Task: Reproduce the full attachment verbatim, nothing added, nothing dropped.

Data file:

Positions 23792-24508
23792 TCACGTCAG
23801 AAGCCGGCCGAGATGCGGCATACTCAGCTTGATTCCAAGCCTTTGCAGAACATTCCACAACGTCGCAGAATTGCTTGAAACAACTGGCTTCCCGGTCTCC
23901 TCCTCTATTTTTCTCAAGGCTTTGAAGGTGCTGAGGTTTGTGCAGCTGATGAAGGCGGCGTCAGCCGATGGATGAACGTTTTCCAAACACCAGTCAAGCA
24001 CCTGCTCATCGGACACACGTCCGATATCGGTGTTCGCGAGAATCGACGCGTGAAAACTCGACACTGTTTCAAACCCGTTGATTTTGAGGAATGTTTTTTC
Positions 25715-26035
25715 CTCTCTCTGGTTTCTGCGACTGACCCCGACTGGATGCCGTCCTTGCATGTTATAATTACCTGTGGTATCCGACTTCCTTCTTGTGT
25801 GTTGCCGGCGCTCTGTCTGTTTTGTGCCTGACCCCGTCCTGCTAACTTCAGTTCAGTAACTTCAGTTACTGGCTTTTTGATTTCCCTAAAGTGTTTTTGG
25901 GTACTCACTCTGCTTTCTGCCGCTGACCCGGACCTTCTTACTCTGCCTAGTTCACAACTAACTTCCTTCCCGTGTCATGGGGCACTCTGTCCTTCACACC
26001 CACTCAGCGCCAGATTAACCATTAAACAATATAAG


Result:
Positions 23792-24508
23792 TCACGTCAG
23801 AAGCCGGCCGAGATGCGGCATACTCAGCTTGATTCCAAGCCTTTGCAGAACATTCCACAACGTCGCAGAATTGCTTGAAACAACTGGCTTCCCGGTCTCC
23901 TCCTCTATTTTTCTCAAGGCTTTGAAGGTGCTGAGGTTTGTGCAGCTGATGAAGGCGGCGTCAGCCGATGGATGAACGTTTTCCAAACACCAGTCAAGCA
24001 CCTGCTCATCGGACACACGTCCGATATCGGTGTTCGCGAGAATCGACGCGTGAAAACTCGACACTGTTTCAAACCCGTTGATTTTGAGGAATGTTTTTTC
Positions 25715-26035
25715 CTCTCTCTGGTTTCTGCGACTGACCCCGACTGGATGCCGTCCTTGCATGTTATAATTACCTGTGGTATCCGACTTCCTTCTTGTGT
25801 GTTGCCGGCGCTCTGTCTGTTTTGTGCCTGACCCCGTCCTGCTAACTTCAGTTCAGTAACTTCAGTTACTGGCTTTTTGATTTCCCTAAAGTGTTTTTGG
25901 GTACTCACTCTGCTTTCTGCCGCTGACCCGGACCTTCTTACTCTGCCTAGTTCACAACTAACTTCCTTCCCGTGTCATGGGGCACTCTGTCCTTCACACC
26001 CACTCAGCGCCAGATTAACCATTAAACAATATAAG